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  1. 1. Use of Laboratory Tests in Kidney Disease
  2. 2. Overview <ul><ul><ul><li>Review functions of the kidney and related tests </li></ul></ul></ul><ul><ul><ul><li>Discuss specific tests and issues relating to interpretation </li></ul></ul></ul>
  3. 3. Tests of kidney function
  4. 4. What does a kidney do? <ul><ul><ul><li>Blood flow to kidney is about 1.2 L/min (1/5 of Cardiac output) </li></ul></ul></ul><ul><ul><ul><li>About 10% of blood flow is filtered across the glomerular membrane (100 – 120 ml/min/1.73m 2 </li></ul></ul></ul><ul><ul><ul><ul><li>Tests: urea, creatinine, creatinine clearance, eGFR, Cystatin C </li></ul></ul></ul></ul>
  5. 5. Glomerulus
  6. 6. Glomerulus Microscopic
  7. 7. Tests of kidney function
  8. 8. Kidney Functions – cont’d <ul><ul><ul><li>Selectively secretes into or re-absorbs from the filtrate to maintain </li></ul></ul></ul><ul><ul><ul><ul><li>Salt Balance </li></ul></ul></ul></ul><ul><ul><ul><ul><ul><li>Tests: Na + , Cl - , K + Aldosterone, Renin </li></ul></ul></ul></ul></ul><ul><ul><ul><ul><li>Acid Base Balance </li></ul></ul></ul></ul><ul><ul><ul><ul><ul><li>Tests: pH, HCO 3 - , NH 4 + Acid loading, Urinary Anion Gap </li></ul></ul></ul></ul></ul>
  9. 9. Kidney Functions – cont’d <ul><ul><ul><li>Selectively secretes into or re-absorbs from the filtrate to maintain </li></ul></ul></ul><ul><ul><ul><ul><li>Water Balance </li></ul></ul></ul></ul><ul><ul><ul><ul><ul><li>Tests: specific gravity, osmolarity, water deprivation testing, Antidiuretic hormone </li></ul></ul></ul></ul></ul><ul><ul><ul><ul><li>Retention of nutrients </li></ul></ul></ul></ul><ul><ul><ul><ul><ul><li>Tests: proteins, sugar, amino acids, phosphate </li></ul></ul></ul></ul></ul><ul><ul><ul><ul><li>Secretes waste products </li></ul></ul></ul></ul><ul><ul><ul><ul><ul><li>Tests: urate, oxalate, bile salts </li></ul></ul></ul></ul></ul>
  10. 10. Kidney Function – cont’d Endocrine Function <ul><ul><ul><li>Target organ </li></ul></ul></ul><ul><ul><ul><ul><li>Parathyroid hormone (Ca ++ , Mg ++ ) </li></ul></ul></ul></ul><ul><ul><ul><ul><li>Aldosterone (salt balance) </li></ul></ul></ul></ul><ul><ul><ul><ul><li>ADH (water balance) </li></ul></ul></ul></ul><ul><ul><ul><li>Production </li></ul></ul></ul><ul><ul><ul><ul><li>Erythropoietin </li></ul></ul></ul></ul><ul><ul><ul><ul><li>1, 25 dihydroxycholecalciferol </li></ul></ul></ul></ul>
  11. 11. Calcium Metabolism
  12. 12. Renin Angiotensin System
  13. 13. Aldosterone
  14. 14. ADH
  15. 15. Tests that predict kidney disease <ul><ul><ul><li>eGFR </li></ul></ul></ul><ul><ul><ul><li>Albumin Creatinine Ratio (aka ACR or Microalbumin) </li></ul></ul></ul>
  16. 16. Tests of Glomerular Filtration Rate <ul><ul><ul><li>Urea </li></ul></ul></ul><ul><ul><ul><li>Creatinine </li></ul></ul></ul><ul><ul><ul><li>Creatinine Clearance </li></ul></ul></ul><ul><ul><ul><li>eGFR </li></ul></ul></ul><ul><ul><ul><li>Cystatin C </li></ul></ul></ul>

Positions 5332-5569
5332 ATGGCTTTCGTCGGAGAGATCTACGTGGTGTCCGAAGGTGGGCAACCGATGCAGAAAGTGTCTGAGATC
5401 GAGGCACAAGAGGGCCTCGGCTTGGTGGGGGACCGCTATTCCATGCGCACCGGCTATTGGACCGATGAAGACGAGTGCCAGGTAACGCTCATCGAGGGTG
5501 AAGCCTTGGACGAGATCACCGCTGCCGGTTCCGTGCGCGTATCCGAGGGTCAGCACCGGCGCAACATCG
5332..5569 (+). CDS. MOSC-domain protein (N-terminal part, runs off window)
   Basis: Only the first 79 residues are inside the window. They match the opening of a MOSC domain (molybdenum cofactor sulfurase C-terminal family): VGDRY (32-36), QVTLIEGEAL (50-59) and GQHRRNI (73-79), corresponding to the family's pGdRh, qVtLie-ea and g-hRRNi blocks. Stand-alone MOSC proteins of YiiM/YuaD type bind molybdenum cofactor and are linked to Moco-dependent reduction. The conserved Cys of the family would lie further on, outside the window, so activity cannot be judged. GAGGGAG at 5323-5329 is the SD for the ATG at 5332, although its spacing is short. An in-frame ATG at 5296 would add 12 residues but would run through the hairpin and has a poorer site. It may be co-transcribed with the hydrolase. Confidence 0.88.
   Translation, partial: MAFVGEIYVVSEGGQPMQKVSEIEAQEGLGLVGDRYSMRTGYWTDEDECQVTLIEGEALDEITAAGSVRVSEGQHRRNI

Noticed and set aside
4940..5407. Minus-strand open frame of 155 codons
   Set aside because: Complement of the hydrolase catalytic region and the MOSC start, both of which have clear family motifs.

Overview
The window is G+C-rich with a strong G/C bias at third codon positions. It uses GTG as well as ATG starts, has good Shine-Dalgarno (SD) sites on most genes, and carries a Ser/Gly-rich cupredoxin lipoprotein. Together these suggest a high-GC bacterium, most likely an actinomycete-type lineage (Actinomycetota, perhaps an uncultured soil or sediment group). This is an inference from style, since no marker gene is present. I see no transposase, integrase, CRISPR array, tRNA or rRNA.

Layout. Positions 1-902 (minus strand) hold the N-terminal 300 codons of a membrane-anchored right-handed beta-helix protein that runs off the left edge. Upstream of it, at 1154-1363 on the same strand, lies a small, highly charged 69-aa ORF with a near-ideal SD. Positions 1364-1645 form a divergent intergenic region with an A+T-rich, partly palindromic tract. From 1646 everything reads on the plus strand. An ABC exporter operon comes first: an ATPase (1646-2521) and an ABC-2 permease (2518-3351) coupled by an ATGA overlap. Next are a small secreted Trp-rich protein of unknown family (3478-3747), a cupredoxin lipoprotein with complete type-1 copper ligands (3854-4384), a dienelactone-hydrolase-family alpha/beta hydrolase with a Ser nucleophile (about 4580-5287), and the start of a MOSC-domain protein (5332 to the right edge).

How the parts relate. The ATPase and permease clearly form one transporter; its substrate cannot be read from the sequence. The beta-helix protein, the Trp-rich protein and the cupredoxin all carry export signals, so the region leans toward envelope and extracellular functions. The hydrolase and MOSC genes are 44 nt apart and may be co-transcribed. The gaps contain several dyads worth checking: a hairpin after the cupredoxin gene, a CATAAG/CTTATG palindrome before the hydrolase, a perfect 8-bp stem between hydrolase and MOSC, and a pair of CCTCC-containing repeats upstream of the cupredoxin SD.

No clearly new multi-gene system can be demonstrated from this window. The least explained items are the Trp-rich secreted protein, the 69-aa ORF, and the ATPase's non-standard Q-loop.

17. 17. Glomerular Filtration Rate (GFR) <ul><ul><ul><li>Volume of blood filtered across glomerulus per unit time </li></ul></ul></ul><ul><ul><ul><li>Best single measure of kidney function </li></ul></ul></ul>
  18. 18. Glomerular Filtration Rate (GFR) – cont’d <ul><ul><ul><li>Patient’s remain asymptomatic until there has been a significant decline in GFR </li></ul></ul></ul><ul><ul><ul><li>Can be very accurately measured using “gold-standard” technique </li></ul></ul></ul>
  19. 19. Glomerular Filtration Rate (GFR) – cont’d <ul><ul><ul><li>Ideal Marker </li></ul></ul></ul><ul><ul><ul><ul><li>Produced endogenously at a constant rate </li></ul></ul></ul></ul><ul><ul><ul><ul><li>Filtered across glomerular membrane </li></ul></ul></ul></ul><ul><ul><ul><ul><li>Neither re-absorbed nor excreted into the urine </li></ul></ul></ul></ul>
  20. 20. Urea <ul><ul><ul><li>Used historically as marker of GFR </li></ul></ul></ul><ul><ul><ul><li>Freely filtered but both re-absorbed and excreted into the urine </li></ul></ul></ul><ul><ul><ul><li>Re-absorption into blood increased with volume depletion; therefore GFR underestimated </li></ul></ul></ul><ul><ul><ul><li>Diet, drugs, disease all significantly effect Urea production </li></ul></ul></ul>
  21. 21. Urea <ul><ul><ul><li>Increase Decrease </li></ul></ul></ul><ul><ul><ul><li>Volume depletion Volume Expansion </li></ul></ul></ul><ul><ul><ul><li> Dietary protein Liver disease </li></ul></ul></ul><ul><ul><ul><li>Corticosteroids Severe malnutrition </li></ul></ul></ul><ul><ul><ul><li>Tetracyclines </li></ul></ul></ul><ul><ul><ul><li>Blood in G-I tract </li></ul></ul></ul>
  22. 22. Creatinine <ul><ul><ul><li>Product of muscle metabolism </li></ul></ul></ul><ul><ul><ul><li>Some creatinine is of dietary origin </li></ul></ul></ul><ul><ul><ul><li>Freely filtered, but also actively secreted into urine </li></ul></ul></ul><ul><ul><ul><li>Secretion is affected by several drugs </li></ul></ul></ul>
  23. 23. Serum Creatinine <ul><ul><ul><li>Increase Decrease </li></ul></ul></ul><ul><ul><ul><li>Male Age </li></ul></ul></ul><ul><ul><ul><li>Meat in diet Female </li></ul></ul></ul><ul><ul><ul><li>Muscular body type Malnutrition </li></ul></ul></ul><ul><ul><ul><li>Cimetidine & some Muscle wasting </li></ul></ul></ul><ul><ul><ul><li>other medications Amputation </li></ul></ul></ul>
  24. 24. Creatinine vs. Inulin Clearance
  25. 25. Creatinine Clearance <ul><ul><ul><ul><li>Measure serum and urine creatinine levels and urine volume and calculate serum volume cleared of creatinine </li></ul></ul></ul></ul><ul><ul><ul><ul><li>Same issues as with serum creatinine, except muscle mass </li></ul></ul></ul></ul><ul><ul><ul><ul><li>Requirements for 24 hour urine collection adds variability and inconvenience </li></ul></ul></ul></ul>